Apple and Sirius XM Aren't Killing Pandora

Pandora (NYSE: P  ) got what was -- on the surface -- the most embarrassing type of analyst upgrade yesterday. MKM Partners analyst Rob Sanderson is raising his rating on shares of the leading music streaming service from neutral to buy; but at the same time, he's slashing his 12-month price objective from $39 to $32.

It may come off as a mixed message, but that's only if you haven't eyed the stock's chart. Shares of Pandora nearly tripled last year, but they started off the week 44% below where they were when they peaked just two months ago. A price target of $32 may have been insulting when Pandora was trading north of $40 in March, but it represented a juicy return of better than 40% in a year when Sanderson made the call on Monday morning. 

Sanderson argues that Apple (NASDAQ: AAPL  ) isn't making a dent in Pandora's model with the copycat iTunes Radio service it introduced nine months ago. He also points out that Pandora is about to overtake Sirius XM Radio (NASDAQ: SIRI  ) in terms of listener hours.

Apple investors don't need to take it personally. There's a reason why Apple is reportedly about to announce a $3.2 billion deal for Beats Music parent Beats Electronics. Sirius XM investors also don't have to be worried. Pandora may be growing faster, but Sirius XM is the one generating the revenue and consistent profitability.

That's important. Sirius XM should top $4.1 billion in revenue this year. Sanderson sees Pandora ringing up $916.4 million in revenue for all of 2014. Pandora may have three times as many active listener accounts, but ad revenue is no match for the predictably steady trickle of subscription revenue.

Despite having a third as many active accounts, MKM Partners estimates that subscribers tuned in for 17.4 billion hours across Sirius XM's channels last year. That compares to Pandora reporting 16.7 billion hours in 2013. It's close, but Pandora is growing faster. In fact, back in 2011 Sirius XM was generating twice the amount of listener hours as Pandora. At that rate this could be the year that Pandora overtakes Sirius XM in total listenership.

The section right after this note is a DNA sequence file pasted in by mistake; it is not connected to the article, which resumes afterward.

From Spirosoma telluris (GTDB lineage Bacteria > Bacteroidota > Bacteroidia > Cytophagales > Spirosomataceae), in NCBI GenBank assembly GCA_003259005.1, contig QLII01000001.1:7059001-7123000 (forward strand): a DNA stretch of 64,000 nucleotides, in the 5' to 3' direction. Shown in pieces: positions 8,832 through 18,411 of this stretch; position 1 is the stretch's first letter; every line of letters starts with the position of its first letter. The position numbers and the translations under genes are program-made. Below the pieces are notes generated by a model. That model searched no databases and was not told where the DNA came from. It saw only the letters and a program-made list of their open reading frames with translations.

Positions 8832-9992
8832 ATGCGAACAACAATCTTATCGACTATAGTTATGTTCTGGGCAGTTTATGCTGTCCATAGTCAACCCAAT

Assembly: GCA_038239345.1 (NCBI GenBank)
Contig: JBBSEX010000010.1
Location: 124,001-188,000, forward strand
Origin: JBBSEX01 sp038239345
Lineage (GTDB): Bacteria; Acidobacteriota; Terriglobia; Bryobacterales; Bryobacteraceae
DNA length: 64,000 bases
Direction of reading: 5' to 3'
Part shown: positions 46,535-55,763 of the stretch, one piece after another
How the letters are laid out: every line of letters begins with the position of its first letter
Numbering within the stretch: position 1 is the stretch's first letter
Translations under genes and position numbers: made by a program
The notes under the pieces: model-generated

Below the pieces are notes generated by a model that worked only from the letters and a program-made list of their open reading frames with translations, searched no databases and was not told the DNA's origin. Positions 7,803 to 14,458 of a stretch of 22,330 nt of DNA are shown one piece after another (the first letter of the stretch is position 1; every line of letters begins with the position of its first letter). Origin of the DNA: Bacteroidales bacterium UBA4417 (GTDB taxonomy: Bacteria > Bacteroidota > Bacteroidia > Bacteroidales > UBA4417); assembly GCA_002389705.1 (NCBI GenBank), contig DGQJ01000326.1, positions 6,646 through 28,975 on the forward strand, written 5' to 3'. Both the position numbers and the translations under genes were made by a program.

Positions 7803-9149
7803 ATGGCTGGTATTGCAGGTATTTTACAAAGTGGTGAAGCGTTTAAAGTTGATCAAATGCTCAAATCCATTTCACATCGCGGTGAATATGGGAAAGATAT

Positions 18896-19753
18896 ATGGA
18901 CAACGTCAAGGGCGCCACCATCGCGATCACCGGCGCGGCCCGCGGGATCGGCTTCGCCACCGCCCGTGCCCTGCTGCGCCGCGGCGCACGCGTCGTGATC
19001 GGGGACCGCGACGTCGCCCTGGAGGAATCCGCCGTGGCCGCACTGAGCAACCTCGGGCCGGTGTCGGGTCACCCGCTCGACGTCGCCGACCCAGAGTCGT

In theory, it doesn't matter. If both companies are growing -- and they are -- that's fine. They are gaining at the expense of terrestrial radio, and benefiting from the trend where music fans are consuming more now that they have greater control to fine tune what they hear. 

Sanderson isn't naive. He realizes that the online music market is about to get more competitive. Sirius XM and Pandora accounted for 85% of the non-terrestrial radio listening last year, and that will shrink in the coming years as Internet radio providers get smarter about making the most of connected cars. However, the pie is still expected to keep growing to the point where both Pandora and Sirius XM will keep growing. 

Sanderson sees Pandora earning a profit of $0.59 a share next year on $1.14 billion in revenue. The top-line growth and dramatic bottom-line surge will come not as a result of a growing user base, but primarily through Pandora getting sponsors to pay more to reach its mobile audience. There's room for Apple to carve out a niche here. There's clearly room for Sirius XM as it controls its satellite radio monopoly. However, Pandora will likely continue to be the volume leader in terms of content consumed once it takes the lead this year for some time. A lot of players may be making music at the same time, but this doesn't have to be a cacophony.

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